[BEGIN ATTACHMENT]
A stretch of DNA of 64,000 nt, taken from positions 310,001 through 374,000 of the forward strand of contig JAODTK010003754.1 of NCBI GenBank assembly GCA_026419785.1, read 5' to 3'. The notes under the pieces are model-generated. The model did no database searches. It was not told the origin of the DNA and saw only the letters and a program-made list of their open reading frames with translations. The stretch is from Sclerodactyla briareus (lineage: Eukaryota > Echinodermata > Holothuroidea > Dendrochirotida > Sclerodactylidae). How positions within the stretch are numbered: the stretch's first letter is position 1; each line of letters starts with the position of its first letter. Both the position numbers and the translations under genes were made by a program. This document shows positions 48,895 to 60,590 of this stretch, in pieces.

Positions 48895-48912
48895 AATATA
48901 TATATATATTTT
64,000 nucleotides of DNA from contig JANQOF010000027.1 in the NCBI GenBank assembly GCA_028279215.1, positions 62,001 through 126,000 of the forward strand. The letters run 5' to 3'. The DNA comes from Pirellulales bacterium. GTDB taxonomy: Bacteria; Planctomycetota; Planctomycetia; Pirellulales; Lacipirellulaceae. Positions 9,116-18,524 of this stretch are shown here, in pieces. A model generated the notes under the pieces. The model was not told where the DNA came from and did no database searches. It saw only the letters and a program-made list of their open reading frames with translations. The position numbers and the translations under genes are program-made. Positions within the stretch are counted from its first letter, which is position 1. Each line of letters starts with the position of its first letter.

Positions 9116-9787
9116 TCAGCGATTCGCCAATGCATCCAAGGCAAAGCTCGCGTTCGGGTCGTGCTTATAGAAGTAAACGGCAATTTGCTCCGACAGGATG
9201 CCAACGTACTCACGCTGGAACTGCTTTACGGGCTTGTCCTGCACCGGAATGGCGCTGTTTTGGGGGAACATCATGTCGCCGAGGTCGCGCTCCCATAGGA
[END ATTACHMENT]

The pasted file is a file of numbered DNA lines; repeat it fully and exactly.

A stretch of DNA of 64,000 nt, taken from positions 310,001 through 374,000 of the forward strand of contig JAODTK010003754.1 of NCBI GenBank assembly GCA_026419785.1, read 5' to 3'. The notes under the pieces are model-generated. The model did no database searches. It was not told the origin of the DNA and saw only the letters and a program-made list of their open reading frames with translations. The stretch is from Sclerodactyla briareus (lineage: Eukaryota > Echinodermata > Holothuroidea > Dendrochirotida > Sclerodactylidae). How positions within the stretch are numbered: the stretch's first letter is position 1; each line of letters starts with the position of its first letter. Both the position numbers and the translations under genes were made by a program. This document shows positions 48,895 to 60,590 of this stretch, in pieces.

Positions 48895-48912
48895 AATATA
48901 TATATATATTTT
64,000 nucleotides of DNA from contig JANQOF010000027.1 in the NCBI GenBank assembly GCA_028279215.1, positions 62,001 through 126,000 of the forward strand. The letters run 5' to 3'. The DNA comes from Pirellulales bacterium. GTDB taxonomy: Bacteria; Planctomycetota; Planctomycetia; Pirellulales; Lacipirellulaceae. Positions 9,116-18,524 of this stretch are shown here, in pieces. A model generated the notes under the pieces. The model was not told where the DNA came from and did no database searches. It saw only the letters and a program-made list of their open reading frames with translations. The position numbers and the translations under genes are program-made. Positions within the stretch are counted from its first letter, which is position 1. Each line of letters starts with the position of its first letter.

Positions 9116-9787
9116 TCAGCGATTCGCCAATGCATCCAAGGCAAAGCTCGCGTTCGGGTCGTGCTTATAGAAGTAAACGGCAATTTGCTCCGACAGGATG
9201 CCAACGTACTCACGCTGGAACTGCTTTACGGGCTTGTCCTGCACCGGAATGGCGCTGTTTTGGGGGAACATCATGTCGCCGAGGTCGCGCTCCCATAGGA